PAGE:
The innate immune system is of fundamental importance in protection against infectious diseases. Macrophages are among the """"""""first responders"""""""" to a microbial challenge, acting as sentinels against infectious agents. Their response to this challenge is rapid, requiring a coordinated signal transduction apparatus to trigger production of pro-inflammatory cytokines, such as TNF. Using a proteomics approach to phagocytic signaling, we identified B-cell adaptor protein (BCAP) as undergoing enhanced tyrosine phosphorylation during phagocytosis in macrophages, BCAP was previously implicated in the PI 3-kinase and NF-B pathways in B-cells. Unexpectedly, we found that macrophages derived from BCAP-/- mice displayed profound defects in innate immune signaling, such as LPS-stimulated TNF release. We hypothesize that BCAP represents a previously unrecognized component of the innate immune apparatus of macrophages. In this proposal, we outline two Specific Aims: We will determine the mechanism by which BCAP contributes to TLR signaling in mouse macrophages and determine the spectrum of innate immune receptors that require BCAP for their function. We will delineate specific signaling pathways (e.g., NF-B, ERK, JNK, p38 MAP kinases) that require BCAP as an intermediary. We will test the hypothesis that BCAP serves as an adaptor for PI 3-kinase in signaling via TLR4. We will test the novel hypothesis that BCAP acts as a """"""""counterbalance"""""""" to the inositol phosphatase, SHIP, thus """"""""setting the gain"""""""" for PI 3-kinase-dependent signaling. Because the defect in LPS signaling is most marked in cells co-incubated with IFN, we will determine whether BCAP has an independent role in IFN-? signaling.
In Specific Aim 2, we will determine whether BCAP plays a role in the innate immune response to endotoxin in an experimental model of aseptic peritonitis. Because our goal is to study the role of BCAP in macrophage, rather than in B-cells, we will cross BCAP""""""""'' mice with congenic MT B1-deficient mice to obtain mice with BCAP-deficient macrophages but lacking B1 cells. We will test these mice for responses to an intraperitoneal challenge of endotoxin. We will determine survival, peritoneal exudate cellular and cytokine composition. We will test the hypothesis that BCAP is required for optimal production of pro-inflammatory cytokines. Collectively, these in vitro and in vivo studies will establish the role that BCAP plays in innate immunity in macrophages. These studies are of fundamental importance to public health. They are applicable to understanding the role of white blood cells in a multitude of infectious diseases, including agents of biological warfare. ? ? ?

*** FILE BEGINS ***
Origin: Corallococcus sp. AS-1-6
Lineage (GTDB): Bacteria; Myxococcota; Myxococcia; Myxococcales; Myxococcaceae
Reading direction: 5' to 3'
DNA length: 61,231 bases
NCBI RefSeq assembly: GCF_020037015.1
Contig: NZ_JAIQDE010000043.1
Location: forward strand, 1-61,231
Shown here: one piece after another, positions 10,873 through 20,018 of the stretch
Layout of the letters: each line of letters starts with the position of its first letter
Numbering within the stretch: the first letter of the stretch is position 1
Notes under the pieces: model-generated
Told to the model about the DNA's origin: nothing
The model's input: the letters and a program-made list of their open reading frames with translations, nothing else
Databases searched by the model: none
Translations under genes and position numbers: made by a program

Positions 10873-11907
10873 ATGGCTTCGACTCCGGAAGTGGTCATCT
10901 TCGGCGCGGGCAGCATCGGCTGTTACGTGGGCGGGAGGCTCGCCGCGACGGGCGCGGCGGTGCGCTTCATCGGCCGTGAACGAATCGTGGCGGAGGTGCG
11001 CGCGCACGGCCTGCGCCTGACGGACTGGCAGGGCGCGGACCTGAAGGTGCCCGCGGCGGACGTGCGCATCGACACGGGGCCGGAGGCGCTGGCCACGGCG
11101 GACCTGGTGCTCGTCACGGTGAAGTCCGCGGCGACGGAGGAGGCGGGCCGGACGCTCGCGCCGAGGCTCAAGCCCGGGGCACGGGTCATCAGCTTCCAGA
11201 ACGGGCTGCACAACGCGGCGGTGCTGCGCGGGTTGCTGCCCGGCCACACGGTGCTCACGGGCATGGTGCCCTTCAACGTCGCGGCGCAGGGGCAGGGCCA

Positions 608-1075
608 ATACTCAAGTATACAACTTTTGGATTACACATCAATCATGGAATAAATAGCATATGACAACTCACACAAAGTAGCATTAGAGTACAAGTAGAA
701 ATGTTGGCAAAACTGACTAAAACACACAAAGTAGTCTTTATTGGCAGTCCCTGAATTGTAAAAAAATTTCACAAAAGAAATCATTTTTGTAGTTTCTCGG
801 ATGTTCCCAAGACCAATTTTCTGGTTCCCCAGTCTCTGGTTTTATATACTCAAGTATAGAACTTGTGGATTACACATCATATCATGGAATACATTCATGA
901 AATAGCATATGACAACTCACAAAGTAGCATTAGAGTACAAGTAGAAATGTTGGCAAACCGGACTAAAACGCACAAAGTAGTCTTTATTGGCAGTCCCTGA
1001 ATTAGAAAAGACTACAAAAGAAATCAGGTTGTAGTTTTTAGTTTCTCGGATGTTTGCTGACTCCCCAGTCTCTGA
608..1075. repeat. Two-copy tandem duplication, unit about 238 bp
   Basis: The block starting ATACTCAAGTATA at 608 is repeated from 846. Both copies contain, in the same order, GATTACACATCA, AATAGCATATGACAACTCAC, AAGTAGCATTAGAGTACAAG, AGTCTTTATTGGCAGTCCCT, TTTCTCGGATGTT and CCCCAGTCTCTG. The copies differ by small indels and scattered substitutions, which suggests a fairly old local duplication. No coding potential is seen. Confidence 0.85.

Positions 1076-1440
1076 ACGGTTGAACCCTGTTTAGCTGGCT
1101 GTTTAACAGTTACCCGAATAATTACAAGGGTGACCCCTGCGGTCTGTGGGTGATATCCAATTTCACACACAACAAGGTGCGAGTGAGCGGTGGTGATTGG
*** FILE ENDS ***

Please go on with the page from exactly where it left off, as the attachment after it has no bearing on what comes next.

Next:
National Institute of Health (NIH)
National Institute of Allergy and Infectious Diseases (NIAID)
Exploratory/Developmental Grants (R21)
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Special Emphasis Panel (ZRG1-III (01))
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Sawyer, Richard T
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Columbia University (N.Y.)
Internal Medicine/Medicine
Schools of Medicine
New York
United States
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